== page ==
Dr. Mari Swingle
Effects of technologies on the brain, behavior, and generalized sense of well-being, were first observed in clinical populations in the early 2000’s. Early studies were rather united finding excessive applications in adults to have a direct association with the development and/or maintenance of specific ailments for which people were seeking psychological services; namely Anxiety, Depression, and the Obsessive-Compulsive spectrum.
Today, constant connectivity appears to be directly associated with generalized hyperarousal within wider portions of the population; including perseveration, generalized fretting, emotional deregulation, insomnia, sexual dysfunction, and forms of chronic fatigue also referred to as adrenal fatigue.
Constant stimulation, hyperarousal, or otherwise lack of brain quiet, further appears to be associated with increased difficulties with focus on non-screen based learning (& play), observation, the assimilation of information, and certain forms of creative and numerical processing (pattern recognition and integration) which may have gross implications in the development or maintenance of behavioural disorders and learning disabilities in children. Emergent research is further starting to imply functional and structural alterations observed within the brain itself which may imply permanent change in function if not development.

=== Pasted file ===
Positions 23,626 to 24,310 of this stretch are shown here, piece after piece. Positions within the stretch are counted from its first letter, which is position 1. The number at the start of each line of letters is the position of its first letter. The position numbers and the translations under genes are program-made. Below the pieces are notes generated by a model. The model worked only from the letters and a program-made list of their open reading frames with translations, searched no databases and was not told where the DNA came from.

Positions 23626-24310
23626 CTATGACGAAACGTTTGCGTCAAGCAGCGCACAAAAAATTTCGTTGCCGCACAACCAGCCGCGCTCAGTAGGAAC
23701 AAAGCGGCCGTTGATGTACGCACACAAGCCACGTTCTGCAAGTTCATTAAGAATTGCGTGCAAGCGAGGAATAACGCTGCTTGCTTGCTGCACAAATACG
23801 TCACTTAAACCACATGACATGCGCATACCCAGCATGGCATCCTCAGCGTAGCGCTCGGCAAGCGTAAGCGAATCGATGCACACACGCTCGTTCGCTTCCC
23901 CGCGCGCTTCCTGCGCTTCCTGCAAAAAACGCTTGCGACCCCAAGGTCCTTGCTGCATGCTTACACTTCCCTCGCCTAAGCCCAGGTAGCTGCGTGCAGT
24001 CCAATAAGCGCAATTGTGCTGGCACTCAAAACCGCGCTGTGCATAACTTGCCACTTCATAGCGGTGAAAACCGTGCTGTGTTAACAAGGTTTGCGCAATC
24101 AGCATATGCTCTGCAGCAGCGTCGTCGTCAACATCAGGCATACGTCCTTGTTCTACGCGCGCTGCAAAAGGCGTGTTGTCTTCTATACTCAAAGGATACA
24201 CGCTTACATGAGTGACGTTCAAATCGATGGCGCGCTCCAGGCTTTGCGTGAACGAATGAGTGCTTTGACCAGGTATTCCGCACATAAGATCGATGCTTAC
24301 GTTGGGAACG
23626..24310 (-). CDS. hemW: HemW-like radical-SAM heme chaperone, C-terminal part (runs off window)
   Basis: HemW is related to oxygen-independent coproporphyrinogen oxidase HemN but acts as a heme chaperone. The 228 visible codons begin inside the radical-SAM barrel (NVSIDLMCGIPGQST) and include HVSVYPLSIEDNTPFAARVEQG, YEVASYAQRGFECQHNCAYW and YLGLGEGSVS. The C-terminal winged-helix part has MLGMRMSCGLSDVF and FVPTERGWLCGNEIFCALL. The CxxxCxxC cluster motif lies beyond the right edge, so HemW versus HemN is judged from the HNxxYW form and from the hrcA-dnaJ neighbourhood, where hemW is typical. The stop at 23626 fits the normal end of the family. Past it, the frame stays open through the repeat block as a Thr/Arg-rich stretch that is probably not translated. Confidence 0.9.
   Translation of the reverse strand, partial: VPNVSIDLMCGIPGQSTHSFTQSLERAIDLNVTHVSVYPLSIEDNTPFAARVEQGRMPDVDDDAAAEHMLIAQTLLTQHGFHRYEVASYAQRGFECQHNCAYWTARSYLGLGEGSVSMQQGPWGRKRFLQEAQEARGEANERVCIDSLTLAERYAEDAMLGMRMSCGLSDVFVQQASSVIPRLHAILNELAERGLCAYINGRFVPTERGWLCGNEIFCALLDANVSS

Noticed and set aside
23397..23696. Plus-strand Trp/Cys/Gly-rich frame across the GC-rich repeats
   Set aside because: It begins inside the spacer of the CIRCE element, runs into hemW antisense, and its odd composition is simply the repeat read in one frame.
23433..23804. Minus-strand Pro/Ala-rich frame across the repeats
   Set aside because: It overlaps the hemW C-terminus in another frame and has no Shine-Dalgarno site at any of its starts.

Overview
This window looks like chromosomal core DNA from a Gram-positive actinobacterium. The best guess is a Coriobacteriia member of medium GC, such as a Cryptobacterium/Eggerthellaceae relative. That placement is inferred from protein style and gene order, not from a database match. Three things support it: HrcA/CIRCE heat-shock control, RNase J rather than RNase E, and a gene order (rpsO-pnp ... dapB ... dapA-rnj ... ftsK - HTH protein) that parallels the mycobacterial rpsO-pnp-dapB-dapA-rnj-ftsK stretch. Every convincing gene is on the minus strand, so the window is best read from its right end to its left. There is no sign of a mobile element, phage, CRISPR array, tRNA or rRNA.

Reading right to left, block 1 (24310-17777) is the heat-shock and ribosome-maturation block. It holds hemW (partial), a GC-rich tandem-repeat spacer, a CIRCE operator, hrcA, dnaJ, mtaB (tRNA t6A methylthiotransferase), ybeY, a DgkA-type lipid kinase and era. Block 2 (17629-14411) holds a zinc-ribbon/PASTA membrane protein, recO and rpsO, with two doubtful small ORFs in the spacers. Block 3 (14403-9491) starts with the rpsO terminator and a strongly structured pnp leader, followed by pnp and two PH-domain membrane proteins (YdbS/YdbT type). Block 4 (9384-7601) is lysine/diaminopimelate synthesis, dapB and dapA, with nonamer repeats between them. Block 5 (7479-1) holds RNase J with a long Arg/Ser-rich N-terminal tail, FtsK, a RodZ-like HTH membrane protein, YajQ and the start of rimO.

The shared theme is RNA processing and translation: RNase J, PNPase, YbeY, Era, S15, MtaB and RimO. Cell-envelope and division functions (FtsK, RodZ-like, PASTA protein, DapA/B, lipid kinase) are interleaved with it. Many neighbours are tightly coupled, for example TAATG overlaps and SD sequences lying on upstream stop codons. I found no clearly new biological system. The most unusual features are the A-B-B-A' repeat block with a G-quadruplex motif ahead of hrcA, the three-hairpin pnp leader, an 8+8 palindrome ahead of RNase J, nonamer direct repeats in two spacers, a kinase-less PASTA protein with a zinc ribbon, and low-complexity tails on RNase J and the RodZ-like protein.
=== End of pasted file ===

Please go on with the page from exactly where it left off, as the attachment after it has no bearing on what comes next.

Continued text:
This workshop will explore the first discoveries of what was initially termed Internet Addiction, through to present day more globalized effects. It will explore positive integrated usage (or otherwise healthy normative usage) versus usage which is increasingly proving to affect development, mental and physical health, and arguably has pathological components. We will also explore my emergent research on what excessive and/or interfering patterns look like on the EEG.
Effects vary immensely by culture (environment), chronological age, and age of introduction/assimilation. As such, research and data will be presented within in environmental and cultural contexts.
- To identify when excessive screen usage may be affecting the mental and physical health of a client.
- To identify when excessive or inappropriate usage may be interfering with the success of treatment.
- To recognize EEG patterns that may be associated with excessive applications.
- To identify symptom patterns.
- To identify individual cultural, environmental, and (epi)genetic protective factors versus liabilities which can turn normative healthy usage to excessive usage and the potential for the development of pathology (including addiction).
- To learn the potential adverse effects on socio-emotional and cognitive development in the young and alterations of states and traits in the elder.
- To identify when usage is normative, healthy or otherwise positive integration in modern life.
About Dr. Mari Swingle